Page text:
The Unfolding Contradictions of Neoliberal Competition Regulation and the Global Economic Crisis: A Missed Opportunity for Change?
With the ascendancy of neoliberal ‘free market’ doctrines in the 1980s, competition has gradually become a totalising and all-pervasive logic within EU institutions and policies. It is argued that intensified competition boosts the overall competitiveness of European economies and increases social welfare, delivers sustainable economic growth, and more recently, even cures the root causes of the current economic crisis. The idea that the sheer exposure to global competition auto-matically leads to increased competitiveness was first endorsed in the European Commission’s White Paper on Competitiveness, Growth and Employment in 1993. In the Lisbon Agenda of 2000, to outcompete the rest of the world by making the European Union the world’s most competitive and knowledge-based economy in 2010 was even declared official EU policy. Notwithstanding the embarrassing failure of this over-ambitious headline goal, a failure that became apparent long before the current global economic crisis (see Kok 2004), the European Commission’s successor strategy Europe 2020 continues to be immersed in the same orthodox neoliberal spirit. The prioritization of the role of free market forces and the need for efficiency and unbridled economic growth live on.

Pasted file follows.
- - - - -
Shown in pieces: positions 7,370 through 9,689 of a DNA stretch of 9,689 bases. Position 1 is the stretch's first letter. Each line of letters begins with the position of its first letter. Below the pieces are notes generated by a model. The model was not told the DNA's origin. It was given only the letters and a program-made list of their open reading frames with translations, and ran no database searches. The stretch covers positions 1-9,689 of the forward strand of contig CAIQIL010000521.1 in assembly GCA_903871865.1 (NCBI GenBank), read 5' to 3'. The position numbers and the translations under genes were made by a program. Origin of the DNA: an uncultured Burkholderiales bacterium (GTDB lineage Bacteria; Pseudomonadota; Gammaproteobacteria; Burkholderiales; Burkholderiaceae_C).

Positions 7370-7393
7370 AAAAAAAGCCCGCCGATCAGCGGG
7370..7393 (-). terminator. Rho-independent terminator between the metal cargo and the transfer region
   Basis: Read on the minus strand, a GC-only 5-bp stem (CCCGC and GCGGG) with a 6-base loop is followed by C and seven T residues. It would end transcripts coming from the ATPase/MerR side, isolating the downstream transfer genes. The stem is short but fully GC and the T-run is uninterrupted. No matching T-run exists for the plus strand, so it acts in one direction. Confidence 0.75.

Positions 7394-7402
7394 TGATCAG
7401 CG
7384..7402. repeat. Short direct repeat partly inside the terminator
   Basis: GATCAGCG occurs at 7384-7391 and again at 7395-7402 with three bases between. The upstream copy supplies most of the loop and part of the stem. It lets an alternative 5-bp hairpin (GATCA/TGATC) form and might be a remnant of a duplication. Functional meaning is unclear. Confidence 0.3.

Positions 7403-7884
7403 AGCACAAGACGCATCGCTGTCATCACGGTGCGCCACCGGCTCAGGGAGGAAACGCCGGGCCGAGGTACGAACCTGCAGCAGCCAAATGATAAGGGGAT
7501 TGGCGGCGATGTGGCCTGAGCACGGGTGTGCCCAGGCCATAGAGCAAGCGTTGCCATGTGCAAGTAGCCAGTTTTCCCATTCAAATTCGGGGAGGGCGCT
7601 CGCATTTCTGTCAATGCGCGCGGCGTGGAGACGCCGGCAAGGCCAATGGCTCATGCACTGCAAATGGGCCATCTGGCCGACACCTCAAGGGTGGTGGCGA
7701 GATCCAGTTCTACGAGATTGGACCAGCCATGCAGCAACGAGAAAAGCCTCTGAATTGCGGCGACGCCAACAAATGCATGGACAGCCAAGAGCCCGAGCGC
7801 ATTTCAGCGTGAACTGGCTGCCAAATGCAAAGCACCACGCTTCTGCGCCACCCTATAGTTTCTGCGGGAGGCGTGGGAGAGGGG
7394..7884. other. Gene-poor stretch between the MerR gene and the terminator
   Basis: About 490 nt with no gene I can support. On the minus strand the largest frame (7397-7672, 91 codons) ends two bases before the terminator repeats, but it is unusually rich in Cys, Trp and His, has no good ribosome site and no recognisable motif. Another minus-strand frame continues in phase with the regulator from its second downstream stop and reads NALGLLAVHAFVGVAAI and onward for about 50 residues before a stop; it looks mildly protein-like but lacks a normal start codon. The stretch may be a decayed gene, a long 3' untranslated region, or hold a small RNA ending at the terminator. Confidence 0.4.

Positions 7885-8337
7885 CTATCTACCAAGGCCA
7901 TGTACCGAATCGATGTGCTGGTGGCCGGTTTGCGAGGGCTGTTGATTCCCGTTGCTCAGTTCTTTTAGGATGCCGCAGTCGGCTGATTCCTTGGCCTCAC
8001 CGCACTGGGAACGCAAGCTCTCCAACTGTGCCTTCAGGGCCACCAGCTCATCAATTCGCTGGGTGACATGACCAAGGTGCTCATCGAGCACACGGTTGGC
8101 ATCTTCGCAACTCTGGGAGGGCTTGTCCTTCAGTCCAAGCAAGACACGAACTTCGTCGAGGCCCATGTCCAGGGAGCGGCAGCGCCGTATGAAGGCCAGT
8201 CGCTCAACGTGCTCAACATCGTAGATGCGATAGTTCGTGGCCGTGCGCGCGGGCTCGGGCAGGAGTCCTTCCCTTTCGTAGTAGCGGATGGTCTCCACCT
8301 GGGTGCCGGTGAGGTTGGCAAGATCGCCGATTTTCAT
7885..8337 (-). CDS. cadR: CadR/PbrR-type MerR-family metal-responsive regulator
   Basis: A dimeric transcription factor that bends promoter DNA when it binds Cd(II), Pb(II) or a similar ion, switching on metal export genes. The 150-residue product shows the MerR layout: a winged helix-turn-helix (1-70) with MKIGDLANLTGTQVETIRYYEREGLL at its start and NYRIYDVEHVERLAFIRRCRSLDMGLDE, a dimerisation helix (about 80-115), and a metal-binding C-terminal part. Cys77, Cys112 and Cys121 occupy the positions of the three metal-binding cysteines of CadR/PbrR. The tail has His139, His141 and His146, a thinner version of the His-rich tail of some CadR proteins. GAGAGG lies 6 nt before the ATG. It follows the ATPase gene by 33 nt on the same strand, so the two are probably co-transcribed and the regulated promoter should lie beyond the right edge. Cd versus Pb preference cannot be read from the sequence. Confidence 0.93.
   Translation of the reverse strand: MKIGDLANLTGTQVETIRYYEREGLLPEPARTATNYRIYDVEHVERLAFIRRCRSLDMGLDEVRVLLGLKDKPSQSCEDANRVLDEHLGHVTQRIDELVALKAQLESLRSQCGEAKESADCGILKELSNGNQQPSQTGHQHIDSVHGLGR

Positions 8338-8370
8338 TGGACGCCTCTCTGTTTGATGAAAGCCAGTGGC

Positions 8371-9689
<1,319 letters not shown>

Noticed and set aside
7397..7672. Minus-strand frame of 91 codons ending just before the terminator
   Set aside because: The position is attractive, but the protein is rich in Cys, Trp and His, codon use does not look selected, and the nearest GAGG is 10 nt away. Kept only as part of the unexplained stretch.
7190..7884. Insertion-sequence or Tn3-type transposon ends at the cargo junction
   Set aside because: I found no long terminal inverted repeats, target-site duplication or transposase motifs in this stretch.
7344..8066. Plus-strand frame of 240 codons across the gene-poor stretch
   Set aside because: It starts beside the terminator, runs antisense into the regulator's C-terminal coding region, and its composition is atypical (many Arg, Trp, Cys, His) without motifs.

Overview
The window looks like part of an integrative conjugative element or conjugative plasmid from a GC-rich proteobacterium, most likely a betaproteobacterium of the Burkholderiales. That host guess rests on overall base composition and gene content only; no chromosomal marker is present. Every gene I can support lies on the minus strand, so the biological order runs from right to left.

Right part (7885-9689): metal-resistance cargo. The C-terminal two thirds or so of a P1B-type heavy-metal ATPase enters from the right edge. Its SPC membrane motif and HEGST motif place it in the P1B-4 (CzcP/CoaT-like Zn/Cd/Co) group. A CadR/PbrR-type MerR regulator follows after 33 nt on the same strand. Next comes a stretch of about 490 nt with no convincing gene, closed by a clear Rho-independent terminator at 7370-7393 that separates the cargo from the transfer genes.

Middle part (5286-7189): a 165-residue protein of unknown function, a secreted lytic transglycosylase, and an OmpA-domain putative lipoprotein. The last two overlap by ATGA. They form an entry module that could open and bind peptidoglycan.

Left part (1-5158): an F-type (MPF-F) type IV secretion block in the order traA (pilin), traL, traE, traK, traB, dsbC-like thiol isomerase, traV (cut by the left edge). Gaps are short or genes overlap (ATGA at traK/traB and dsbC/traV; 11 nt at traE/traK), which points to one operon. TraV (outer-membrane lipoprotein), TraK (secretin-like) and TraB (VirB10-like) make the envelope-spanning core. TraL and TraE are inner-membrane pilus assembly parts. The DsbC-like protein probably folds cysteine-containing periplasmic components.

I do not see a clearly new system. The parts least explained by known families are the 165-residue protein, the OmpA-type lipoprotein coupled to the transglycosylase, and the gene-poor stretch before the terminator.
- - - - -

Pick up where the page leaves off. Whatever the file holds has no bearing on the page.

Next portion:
KeywordsEuropean Union Competition Regulation Global Economic Crisis Global Crisis Lisbon Agenda
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